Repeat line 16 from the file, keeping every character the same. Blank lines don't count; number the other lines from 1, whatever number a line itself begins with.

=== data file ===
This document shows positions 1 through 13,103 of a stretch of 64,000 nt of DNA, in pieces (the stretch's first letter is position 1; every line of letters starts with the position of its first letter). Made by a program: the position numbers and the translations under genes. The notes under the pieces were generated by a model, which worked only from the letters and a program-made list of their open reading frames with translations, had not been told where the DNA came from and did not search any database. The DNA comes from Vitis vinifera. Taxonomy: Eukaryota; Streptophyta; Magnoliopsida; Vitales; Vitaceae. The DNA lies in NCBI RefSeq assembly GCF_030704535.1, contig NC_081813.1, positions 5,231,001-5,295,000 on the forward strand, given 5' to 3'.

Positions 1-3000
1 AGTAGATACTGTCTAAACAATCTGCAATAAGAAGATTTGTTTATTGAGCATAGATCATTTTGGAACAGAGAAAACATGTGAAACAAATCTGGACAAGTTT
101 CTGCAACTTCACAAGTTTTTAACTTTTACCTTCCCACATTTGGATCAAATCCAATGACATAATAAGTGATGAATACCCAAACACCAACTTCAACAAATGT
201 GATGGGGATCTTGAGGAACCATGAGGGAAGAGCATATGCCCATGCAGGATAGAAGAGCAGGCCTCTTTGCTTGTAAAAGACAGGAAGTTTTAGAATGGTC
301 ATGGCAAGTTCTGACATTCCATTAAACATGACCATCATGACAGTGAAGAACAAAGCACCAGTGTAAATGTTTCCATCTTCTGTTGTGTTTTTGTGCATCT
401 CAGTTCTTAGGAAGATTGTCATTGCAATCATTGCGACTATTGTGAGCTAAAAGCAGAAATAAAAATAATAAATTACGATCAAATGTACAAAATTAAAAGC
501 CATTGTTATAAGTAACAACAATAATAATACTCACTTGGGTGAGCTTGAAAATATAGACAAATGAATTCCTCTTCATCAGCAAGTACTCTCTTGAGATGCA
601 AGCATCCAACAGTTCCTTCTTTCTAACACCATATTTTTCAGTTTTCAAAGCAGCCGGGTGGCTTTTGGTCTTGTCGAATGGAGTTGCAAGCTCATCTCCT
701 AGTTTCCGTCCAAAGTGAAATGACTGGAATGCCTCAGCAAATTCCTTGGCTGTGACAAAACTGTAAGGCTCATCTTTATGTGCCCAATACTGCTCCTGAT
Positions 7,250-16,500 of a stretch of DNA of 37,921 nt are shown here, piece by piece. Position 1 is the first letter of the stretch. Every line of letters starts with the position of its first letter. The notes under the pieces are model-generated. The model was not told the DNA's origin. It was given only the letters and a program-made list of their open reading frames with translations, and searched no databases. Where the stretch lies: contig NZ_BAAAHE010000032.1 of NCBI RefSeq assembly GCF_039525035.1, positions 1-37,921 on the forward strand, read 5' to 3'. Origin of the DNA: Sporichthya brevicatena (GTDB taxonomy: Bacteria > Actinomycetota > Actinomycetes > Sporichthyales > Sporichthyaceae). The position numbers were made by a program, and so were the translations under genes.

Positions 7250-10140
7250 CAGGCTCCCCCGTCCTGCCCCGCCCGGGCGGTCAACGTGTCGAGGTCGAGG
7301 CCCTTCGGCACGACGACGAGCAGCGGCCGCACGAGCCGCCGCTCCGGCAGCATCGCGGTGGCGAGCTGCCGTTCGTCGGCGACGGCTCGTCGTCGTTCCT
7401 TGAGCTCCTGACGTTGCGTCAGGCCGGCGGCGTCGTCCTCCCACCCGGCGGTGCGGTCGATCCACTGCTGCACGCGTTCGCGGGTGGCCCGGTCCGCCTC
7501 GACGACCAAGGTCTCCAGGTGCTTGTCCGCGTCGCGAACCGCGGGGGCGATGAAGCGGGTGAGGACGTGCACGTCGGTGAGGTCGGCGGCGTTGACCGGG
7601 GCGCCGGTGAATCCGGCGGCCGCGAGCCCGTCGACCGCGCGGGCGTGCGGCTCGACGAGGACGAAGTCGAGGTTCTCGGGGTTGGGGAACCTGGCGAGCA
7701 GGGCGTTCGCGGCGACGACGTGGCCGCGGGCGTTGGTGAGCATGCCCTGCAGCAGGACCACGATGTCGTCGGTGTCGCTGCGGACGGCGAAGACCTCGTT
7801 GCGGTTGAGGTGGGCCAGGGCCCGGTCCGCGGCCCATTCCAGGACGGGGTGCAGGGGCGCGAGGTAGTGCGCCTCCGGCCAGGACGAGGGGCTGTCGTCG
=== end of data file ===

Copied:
7501 GACGACCAAGGTCTCCAGGTGCTTGTCCGCGTCGCGAACCGCGGGGGCGATGAAGCGGGTGAGGACGTGCACGTCGGTGAGGTCGGCGGCGTTGACCGGG